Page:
It was a particularly warm day, yet again. October in Brazil tends to be a very consistent temperature throughout the summer season and, on this particular day, I had set up my little mobile office at a small cafe beside the Praia de Cumbuco. Or "the beach" as you might otherwise refer to it.
Approximately a year earlier, I had decided that freelance life in England was a little boring for my tastes. So, as you do, I dilligently sold everything I owned with the exception of about 5 tshirts, a laptop and an uninhibited sense of adventure. With that out of the way, I bought a one way ticket to the (almost) polar opposite side of the world: Australia. From that point onwards I started my new life, being "professionally homeless" - travelling from place to place - all the while working online as normal. Provided that I could find wifi, I was able to be in the proverbial office.
Brazil was but the latest in a long list of stops on my open-ended trip thus far. It attracted me with its consistent winds, beautiful beaches and a reputation as one of the best kiteboarding locations in the world during the latter part of the the calendar year.
Each morning I would wake up and clock in a good 3 or 4 hours of work before hopping on a bus to go kiteboarding on one of the local lagoons for a couple of hours. Around sunset I would return for a bit more work and a relaxing evening adorned with freshly cooked pizzas and Caipirinhas. It was a rather excellent daily routine. I have a lot of fond memories of daily life in Brazil, but the fondest of all by far - of course - is how Ghost was conceived.
A Normal Day
When you look at the ideas and projects of others which have gone on to have some success, it's easy to imagine some sort of epiphanic moment when time stood still - the universe opened - and a big idea was born. A moment of enlightenment where true inspiration reveals itself and its genius is certain. All other ideas are immediately cast aside. I have this perception about every successful business or idea that has been created by others, and I realise now that a few people (rightly or wrongly) have a similar perception of Ghost.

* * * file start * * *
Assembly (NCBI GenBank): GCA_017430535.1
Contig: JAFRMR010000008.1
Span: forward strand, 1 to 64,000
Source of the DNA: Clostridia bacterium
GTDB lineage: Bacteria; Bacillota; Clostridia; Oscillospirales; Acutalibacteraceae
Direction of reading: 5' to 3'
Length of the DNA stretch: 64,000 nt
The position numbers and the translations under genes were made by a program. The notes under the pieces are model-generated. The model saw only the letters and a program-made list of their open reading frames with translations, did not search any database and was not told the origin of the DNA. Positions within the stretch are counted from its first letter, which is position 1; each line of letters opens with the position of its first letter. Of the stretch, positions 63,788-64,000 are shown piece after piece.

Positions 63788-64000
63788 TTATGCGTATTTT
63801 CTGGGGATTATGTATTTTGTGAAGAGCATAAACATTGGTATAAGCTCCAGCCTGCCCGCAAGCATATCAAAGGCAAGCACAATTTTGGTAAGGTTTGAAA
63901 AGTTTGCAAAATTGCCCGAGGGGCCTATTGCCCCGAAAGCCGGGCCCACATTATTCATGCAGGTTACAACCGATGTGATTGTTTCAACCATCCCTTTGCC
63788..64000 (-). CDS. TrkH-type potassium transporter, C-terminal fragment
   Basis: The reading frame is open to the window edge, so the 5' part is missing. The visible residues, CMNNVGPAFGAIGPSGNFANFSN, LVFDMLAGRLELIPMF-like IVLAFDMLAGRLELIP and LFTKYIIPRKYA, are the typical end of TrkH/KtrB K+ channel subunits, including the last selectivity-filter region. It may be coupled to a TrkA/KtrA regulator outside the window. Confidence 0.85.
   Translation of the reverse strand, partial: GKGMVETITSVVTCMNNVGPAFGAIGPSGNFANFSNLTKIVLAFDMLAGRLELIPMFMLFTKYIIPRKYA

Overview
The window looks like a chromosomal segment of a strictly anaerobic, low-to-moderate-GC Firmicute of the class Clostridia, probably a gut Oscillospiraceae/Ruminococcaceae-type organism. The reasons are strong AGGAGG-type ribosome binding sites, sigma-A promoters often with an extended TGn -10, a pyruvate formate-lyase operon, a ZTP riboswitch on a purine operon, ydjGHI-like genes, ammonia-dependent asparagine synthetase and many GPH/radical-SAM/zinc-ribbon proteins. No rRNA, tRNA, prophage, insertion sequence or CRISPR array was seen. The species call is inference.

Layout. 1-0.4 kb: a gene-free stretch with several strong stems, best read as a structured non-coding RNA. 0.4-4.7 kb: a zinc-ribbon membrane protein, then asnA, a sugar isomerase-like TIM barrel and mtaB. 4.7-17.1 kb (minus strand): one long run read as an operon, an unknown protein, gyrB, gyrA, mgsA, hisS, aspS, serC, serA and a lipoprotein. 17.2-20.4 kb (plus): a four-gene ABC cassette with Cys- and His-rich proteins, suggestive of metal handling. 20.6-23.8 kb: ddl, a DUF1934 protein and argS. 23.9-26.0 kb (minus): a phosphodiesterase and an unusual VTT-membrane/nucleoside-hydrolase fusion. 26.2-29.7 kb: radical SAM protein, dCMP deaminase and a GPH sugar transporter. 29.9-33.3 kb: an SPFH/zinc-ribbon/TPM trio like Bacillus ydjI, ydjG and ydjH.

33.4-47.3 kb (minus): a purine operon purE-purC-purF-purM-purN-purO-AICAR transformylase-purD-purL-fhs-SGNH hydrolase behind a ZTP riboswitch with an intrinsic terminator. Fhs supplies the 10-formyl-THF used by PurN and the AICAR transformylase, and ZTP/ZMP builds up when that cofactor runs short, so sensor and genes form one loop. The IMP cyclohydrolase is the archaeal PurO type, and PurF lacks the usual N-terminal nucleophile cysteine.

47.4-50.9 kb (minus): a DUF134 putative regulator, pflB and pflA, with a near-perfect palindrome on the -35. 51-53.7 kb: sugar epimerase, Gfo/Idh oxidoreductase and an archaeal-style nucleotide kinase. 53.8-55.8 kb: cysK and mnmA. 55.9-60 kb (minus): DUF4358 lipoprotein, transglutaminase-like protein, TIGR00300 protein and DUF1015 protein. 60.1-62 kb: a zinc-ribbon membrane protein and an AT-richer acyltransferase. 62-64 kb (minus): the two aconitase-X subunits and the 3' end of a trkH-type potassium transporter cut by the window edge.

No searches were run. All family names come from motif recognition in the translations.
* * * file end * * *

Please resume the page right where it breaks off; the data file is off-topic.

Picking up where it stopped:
In reality, of course, it's nothing like that.
It was just a normal day. A Tuesday. I was working away on a client site, just like I did on Monday. The particular site in question was a blog for a reasonably large company, who were looking to kick off a developer outreach programme with a really great online publication about their products and technologies.
I was trying to do two things which I had become accustomed to wrestling vigorously with over the last few years. The first was to beat the WordPress templating system into submission. While it has an almost infinite level of control over various elements of a website, WordPress has never made it very easy to work with the actual output of the post content itself - which is typically just one giant blob of markup spat out by its WYSIWYG editor.
The second thing, was attempting to set up some kind of editorial workflow for my client which would make sense with their multiple authors. Both of these were issues which I was exhausted from trying to overcome. I'd tried many different solutions to both. None of them had met my needs, nor my quality standards. And yet - for an online publication - these two issues were, and are, increasingly critical.
The Back Story
At the time I had been contributing to WordPress as a core designer and front end developer for roughly two years. I'd spent my time as the Deputy Head of the UI Group, managing the design work of the various contributors - and helping to make sure they got implemented. I knew the platform pretty well by this point. I'd grown frustrated, though, that it was really hard to move things forward.
WordPress has a great fear of changes both in design and code due, in no small part, to having such an enormous user base.
A lot of people initially asked why I didn't just work on Ghost as an improvement to WordPress. As a core patch or plugin or even an admin skin. What you have to understand is, at this particular moment, sitting at my little table in Brazil, I had been trying to do all of those things for a very long time - and I was pretty tired of making no progress.
So I opened my little notebook and tried to imagine what WordPress would look like in a world where anything was possible, and the system was built around just publishing. Not making websites or supporting complex CMS functionality or trying to cater to every vague use-case under the sun… just blogging. I'd been bouncing the idea around in my head for years, usually writing it off as "too much effort" - but on this particular day I put pen to paper, just for the sake of getting the idea out of my brain.
Oh it was messy. And confused. But you can see the beginnings of Ghost in those pages. Some of the conceptual ideas made it, many of them didn't. After an hour of thinking and sketching and writing, though, it seemed even more interesting than when I'd started.
But who wants yet another blogging platform, right?
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